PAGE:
CN D Magazine

#4 nov 23

In Caen Amour, Trajal Harrell Takes the Audience Backstage

Christophe Berlet & Ondrej Vidlar

Trajal Harrell's penchant for blending popular and highbrow genres, and the way he leaves his shows open-ended, like so many questions, have made him an instantly recognizable figure in the international dance scene. Until December, the Festival d'Automne in Paris is devoting a timely "Portrait" to him: at the end of the season, the Schauspielhaus Zurich Dance Ensemble, the permanent company he founded at the invitation of one of Switzerland's leading theaters, will close its doors for good.

Photographer Christophe Berlet took this opportunity to cast his gaze over one of the nine shows presented. Caen Amour is inspired by hoochie coochie shows, the sensual, orientalist performances that toured America in the second half of the 19th century. On stage, the audience is allowed to go literally behind the scenes, which allows for multiple points of view – as in these images taken backstage or on the spot, accompanied by the words of Ondrej Vidlar, long-time dancer and assistant to Trajal Harrell, who has experienced the piece from the inside since it premiered in 2016.

The creation process for Caen Amour was quite special. We rehearsed in Athens, Delhi and Hamburg, and the strongest memories that stayed with me are from our time in India. It was my first time there, and we did many things together outside of the rehearsals. We visited markets, took the subway, visited temples, ate local food, went to see Bollywood movies...

Those experiences were full of colors and smells. They definitely had an impact on all my senses, and I think this process comes across to the audience. We also didn't have the set until the final rehearsal period, so we had to work with lots of imagination, we played around with many different tasks and ideas.

As often with Trajal’s productions, I go through many moods and atmospheres for myself on stage. I dig into my memory to inspire me in relation to each section. During rehearsals, we typically define clear pinpoints and tasks for each section. Then it's up to us how we play and interpret them.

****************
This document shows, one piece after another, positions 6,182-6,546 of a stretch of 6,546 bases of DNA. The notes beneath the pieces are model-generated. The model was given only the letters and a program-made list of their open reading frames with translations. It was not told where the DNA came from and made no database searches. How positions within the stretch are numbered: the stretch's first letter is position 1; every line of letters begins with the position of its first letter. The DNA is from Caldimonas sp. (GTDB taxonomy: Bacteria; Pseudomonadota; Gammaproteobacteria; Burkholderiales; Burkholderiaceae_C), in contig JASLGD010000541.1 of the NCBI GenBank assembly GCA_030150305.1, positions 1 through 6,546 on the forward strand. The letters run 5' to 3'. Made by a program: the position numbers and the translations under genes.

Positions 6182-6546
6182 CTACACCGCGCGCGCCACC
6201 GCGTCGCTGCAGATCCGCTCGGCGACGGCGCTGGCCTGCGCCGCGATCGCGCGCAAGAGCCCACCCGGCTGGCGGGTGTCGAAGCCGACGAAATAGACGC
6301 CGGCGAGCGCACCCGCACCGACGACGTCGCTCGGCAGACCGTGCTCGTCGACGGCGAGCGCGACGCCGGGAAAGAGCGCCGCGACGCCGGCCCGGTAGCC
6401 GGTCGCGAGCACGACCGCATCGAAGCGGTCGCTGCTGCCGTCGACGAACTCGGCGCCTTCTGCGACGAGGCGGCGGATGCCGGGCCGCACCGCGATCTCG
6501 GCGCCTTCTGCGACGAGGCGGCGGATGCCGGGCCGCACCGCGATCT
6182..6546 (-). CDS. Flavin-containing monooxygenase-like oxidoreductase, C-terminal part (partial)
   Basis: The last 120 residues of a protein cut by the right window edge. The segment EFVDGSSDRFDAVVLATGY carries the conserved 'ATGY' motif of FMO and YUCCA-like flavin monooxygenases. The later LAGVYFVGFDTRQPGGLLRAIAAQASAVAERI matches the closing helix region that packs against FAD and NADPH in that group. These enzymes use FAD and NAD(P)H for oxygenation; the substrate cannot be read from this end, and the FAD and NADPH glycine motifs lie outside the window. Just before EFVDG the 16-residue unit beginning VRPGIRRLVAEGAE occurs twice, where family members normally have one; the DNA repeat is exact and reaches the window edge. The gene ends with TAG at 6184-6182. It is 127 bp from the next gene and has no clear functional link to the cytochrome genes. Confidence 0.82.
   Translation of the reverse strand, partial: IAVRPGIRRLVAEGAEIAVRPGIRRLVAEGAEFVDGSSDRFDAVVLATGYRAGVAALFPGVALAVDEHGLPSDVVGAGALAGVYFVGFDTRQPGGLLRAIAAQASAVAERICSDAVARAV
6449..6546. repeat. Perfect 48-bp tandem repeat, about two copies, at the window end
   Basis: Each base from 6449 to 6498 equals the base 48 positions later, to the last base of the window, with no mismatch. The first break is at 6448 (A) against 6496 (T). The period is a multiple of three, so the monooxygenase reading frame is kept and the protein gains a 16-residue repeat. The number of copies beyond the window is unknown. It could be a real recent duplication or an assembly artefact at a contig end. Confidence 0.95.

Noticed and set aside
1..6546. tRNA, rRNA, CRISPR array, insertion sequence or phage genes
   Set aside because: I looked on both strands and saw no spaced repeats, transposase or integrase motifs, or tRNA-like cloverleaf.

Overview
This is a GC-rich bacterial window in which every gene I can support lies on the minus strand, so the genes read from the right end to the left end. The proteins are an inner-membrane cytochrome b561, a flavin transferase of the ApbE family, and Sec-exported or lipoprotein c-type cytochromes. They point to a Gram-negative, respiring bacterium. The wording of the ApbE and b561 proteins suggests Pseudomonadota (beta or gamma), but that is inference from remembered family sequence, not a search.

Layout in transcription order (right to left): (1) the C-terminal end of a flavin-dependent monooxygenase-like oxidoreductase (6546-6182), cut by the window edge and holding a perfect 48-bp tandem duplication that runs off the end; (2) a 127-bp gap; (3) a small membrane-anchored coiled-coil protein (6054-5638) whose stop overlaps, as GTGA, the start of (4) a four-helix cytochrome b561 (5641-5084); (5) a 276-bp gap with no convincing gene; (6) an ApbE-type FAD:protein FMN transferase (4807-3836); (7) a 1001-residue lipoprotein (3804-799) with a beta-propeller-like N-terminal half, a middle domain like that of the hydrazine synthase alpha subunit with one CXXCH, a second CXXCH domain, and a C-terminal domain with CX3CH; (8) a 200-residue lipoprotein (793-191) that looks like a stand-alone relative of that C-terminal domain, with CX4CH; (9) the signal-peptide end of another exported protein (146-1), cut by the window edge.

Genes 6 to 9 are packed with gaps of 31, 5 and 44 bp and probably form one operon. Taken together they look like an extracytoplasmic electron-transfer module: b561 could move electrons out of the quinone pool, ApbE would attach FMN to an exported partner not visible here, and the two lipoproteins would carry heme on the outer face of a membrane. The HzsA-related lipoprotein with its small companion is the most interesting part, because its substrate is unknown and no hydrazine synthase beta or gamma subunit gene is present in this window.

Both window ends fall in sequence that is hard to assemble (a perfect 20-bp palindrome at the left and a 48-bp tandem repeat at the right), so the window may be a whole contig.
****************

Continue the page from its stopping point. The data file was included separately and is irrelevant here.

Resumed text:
During much of the show, the audience is free to get up and wander around the back of the set, to see what we do “backstage.” Sometimes I block out the audience in my mind, and sometimes I play with them, I see them. Nothing that unusual has ever happened during a performance, but I have clear memories of some audience members thanks to this proximity.

It can be very vulnerable and very intimate, but it's still a performance for me: It creates a special moment that somehow feels safe and protected. I also love the moment of the “switch,” when we pass through the doorway from "backstage" to the front. It can feel like magic – it's as if you’re entering a different world.

It is definitely a challenge to work with the number of costumes we have, but it also makes Caen Amour more fun. We’ve had the privilege to perform it so many times that those costumes now feel like a part of my body.

I still enjoy performing Caen Amour. But I can also say that it's a challenge to feel how my own body has changed over the past 7 years, and to do a show like this twice during the same evening, as we often do. The production for sure has evolved and changed over that time. This is a beautiful aspect of Trajal’s work: It keeps growing and changing with every performance.

Interview by Laura Cappelle

Ondrej Vidlar, born in the Czech Republic, was trained in Latin, Modern and Contemporary dance. He graduated from the Belgian school of Performing Arts P.A.R.T.S. in 2008. He was based in Brussels and worked as a freelance dancer, performer and production manager in numerous international projects. For many years he has been working in close collaboration with Trajal Harrell as a dancer, choreography assistant and rehearsal director. It’s also with whom he joined the Schauspielhaus Zürich Dance Ensemble in 2019. He is still living in Zürich, where he is working as a full time employee of this company.

Christophe Berlet is a self-taught photographer. He considers photography as a means to be open to others, a testimony, and both a personal and collective repository of memory. Photography allows Berlet to find balance between introspection and an openness to the world.  His images are conceived as words put together or sounds with different densities and volumes, in order to transcribe atmospheres, interactions, implications that lie beyond what is visible, beyond appearances.  As an athlete, he likes to combine his two passions, which is why he often works with dancers and athletes.

(M)imosa or Twenty Looks or Paris is Burning at The Judson Church (M)
Choreography by Trajal Harell, Cecilia Bengolea, François Chaignaud, and Marlene Monteiro Freitas
From 29.11 to 03.12, Théâtre du fil de l’eau in collaboration with the CN D, Pantin

The Romeo
Choreography by Trajal Harell
30.11 and 01.12, la Comédie de Clermont-Ferrand
From 07.12 to 09.12, Grande halle de la Villette, Paris
12.12, Concertgebouw, Bruges, Belgique

Maggie the Cat
Choreography by Trajal Harell
From 14.12 to 16.12, Grande halle de la Villette, Paris

The Köln Concert
Choreography by Trajal Harell
20.12 and 21.12, Maison de la musique de Nanterre
29.04.24 and 30.04.24, Maison de la danse de Lyon

Christophe Berlet